Once upon a time discoverers set off into the unknown and were thought of as mad, was how Nicole Brandes, a partner of Zukunftsinstitut, began her keynote at the ITB MICE FORUM. People like James Cook or Jacques Piccard explored the world, and people and societies had time to take in new information and get used to it. “Today“, the author and international management coach who works with prominent figures said, “everything happens all at once.“ The Association of Event Organisers (VDVO) knew what they were doing when they invited the Austrian to share her thoughts on ’Digitalism and Humanity’ with the expert audience. Her theme was ’How the digital transformation makes the human factor even more important'.
“We are unable to focus on any one thing, and instead must keep our eye on everything all the time“, is how Nicole Brandes described the complex changes around us. “That is very stressful.“ Progress took place outside, and we humans were busy trying to keep up. We often saw ourselves as victims. Things we recently could not have contemplated suddenly became reality, the world was turning faster and faster. Because we could not say “no“ to progress, Nicole Brandes implored the audience to do just that. This was about setting off into the unknown, and she conjured up a fitting image for ITB Berlin 2019: “It is important not to explore the whole world, but to rethink one’s own.“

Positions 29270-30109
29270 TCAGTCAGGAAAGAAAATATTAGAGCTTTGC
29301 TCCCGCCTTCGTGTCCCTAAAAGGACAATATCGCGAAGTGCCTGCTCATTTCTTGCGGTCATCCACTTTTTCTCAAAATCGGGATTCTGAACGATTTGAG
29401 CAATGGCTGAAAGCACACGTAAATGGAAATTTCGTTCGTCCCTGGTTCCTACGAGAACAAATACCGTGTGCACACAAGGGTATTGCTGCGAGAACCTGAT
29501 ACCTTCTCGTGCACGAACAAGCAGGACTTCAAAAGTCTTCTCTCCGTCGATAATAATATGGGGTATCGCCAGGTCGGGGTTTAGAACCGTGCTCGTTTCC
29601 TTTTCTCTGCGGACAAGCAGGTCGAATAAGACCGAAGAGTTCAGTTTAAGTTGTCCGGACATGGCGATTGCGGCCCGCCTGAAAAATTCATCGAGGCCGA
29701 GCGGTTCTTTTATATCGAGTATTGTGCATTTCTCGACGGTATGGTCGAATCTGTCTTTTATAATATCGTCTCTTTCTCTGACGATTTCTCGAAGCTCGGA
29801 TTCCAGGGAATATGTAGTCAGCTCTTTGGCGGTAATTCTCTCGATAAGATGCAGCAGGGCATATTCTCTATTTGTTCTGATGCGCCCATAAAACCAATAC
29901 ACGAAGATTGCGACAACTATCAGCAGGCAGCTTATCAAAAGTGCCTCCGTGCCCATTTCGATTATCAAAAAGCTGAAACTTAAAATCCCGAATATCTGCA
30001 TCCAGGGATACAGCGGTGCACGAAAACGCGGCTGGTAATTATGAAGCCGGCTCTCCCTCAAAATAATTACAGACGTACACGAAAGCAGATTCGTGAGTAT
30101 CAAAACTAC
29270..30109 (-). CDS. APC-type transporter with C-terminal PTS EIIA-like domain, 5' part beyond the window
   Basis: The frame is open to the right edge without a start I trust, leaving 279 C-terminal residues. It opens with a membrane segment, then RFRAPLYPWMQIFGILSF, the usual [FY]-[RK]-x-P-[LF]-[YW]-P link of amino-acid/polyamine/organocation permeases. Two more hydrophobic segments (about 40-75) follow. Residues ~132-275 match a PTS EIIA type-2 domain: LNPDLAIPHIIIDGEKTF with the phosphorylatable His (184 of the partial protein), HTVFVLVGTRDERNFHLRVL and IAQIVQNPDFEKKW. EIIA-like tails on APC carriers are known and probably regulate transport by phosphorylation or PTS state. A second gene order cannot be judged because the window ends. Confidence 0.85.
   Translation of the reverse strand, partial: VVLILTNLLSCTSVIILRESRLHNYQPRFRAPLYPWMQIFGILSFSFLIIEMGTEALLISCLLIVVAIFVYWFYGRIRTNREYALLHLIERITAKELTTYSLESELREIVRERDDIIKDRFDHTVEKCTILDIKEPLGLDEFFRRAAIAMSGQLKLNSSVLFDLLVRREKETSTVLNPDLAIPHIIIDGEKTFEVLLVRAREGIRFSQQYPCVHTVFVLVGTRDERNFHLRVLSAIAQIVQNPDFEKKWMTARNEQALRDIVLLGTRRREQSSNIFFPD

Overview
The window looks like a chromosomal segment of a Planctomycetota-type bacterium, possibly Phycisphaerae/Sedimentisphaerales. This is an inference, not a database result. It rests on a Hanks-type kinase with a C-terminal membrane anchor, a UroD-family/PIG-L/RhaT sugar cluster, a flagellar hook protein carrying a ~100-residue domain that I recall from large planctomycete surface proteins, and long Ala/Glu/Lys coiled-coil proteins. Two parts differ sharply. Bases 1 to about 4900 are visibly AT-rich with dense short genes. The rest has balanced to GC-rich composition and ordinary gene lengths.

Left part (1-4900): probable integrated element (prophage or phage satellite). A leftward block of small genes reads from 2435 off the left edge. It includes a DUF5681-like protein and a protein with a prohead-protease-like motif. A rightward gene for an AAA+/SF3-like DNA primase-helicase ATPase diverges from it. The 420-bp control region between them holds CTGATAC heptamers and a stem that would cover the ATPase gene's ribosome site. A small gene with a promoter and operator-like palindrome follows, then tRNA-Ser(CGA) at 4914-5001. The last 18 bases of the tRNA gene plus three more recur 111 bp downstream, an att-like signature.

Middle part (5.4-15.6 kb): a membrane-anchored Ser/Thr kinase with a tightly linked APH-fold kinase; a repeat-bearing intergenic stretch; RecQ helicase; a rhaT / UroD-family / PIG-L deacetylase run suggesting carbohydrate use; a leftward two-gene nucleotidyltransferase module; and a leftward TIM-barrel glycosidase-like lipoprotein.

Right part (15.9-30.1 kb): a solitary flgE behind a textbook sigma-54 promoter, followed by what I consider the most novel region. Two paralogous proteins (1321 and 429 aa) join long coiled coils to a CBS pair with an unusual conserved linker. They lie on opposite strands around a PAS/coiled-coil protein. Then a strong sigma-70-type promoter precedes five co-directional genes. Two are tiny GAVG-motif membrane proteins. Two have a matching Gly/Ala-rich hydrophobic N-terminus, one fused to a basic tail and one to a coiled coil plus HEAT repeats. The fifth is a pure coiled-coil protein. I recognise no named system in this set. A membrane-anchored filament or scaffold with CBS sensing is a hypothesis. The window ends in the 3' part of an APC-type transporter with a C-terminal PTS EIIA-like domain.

Rethinking one’s own world expands one’s horizon
That applies to us as individuals just as much as it does to companies and societies and cultures. Lectures like these are there to make people aware, above all to inspire them, and to give them the tools to discover themselves on their inner travels. Nicole Brandes described our ’inner compass’, which often points us to the parts of us that unconsciously determine what we do but also impedes our actions, from four perspectives: ’dreamer, lover, fighter, thinker’. Her suggestion was: “Move your attention away from ’A and B’ to ’C’ objectives and try out places you have never been before.“ That was a step that coaches could successfully undertake, while for the inexperienced it meant leaving one’s comfort zone. Did any of us “think outside the box and focus our energy?“ It would be new at first and cause stress, anxiety, fear and shame, and required careful coaching. On another, higher plane her argument was that “as living creatures we must always continue to grow. If we do not we will die off inside. The energy goes where the focus is. There is no point in tearing ourselves apart. Where there is fear there is a way to get ahead and grow.“
Sabine Neumann, Redaktionsbüro Schwartz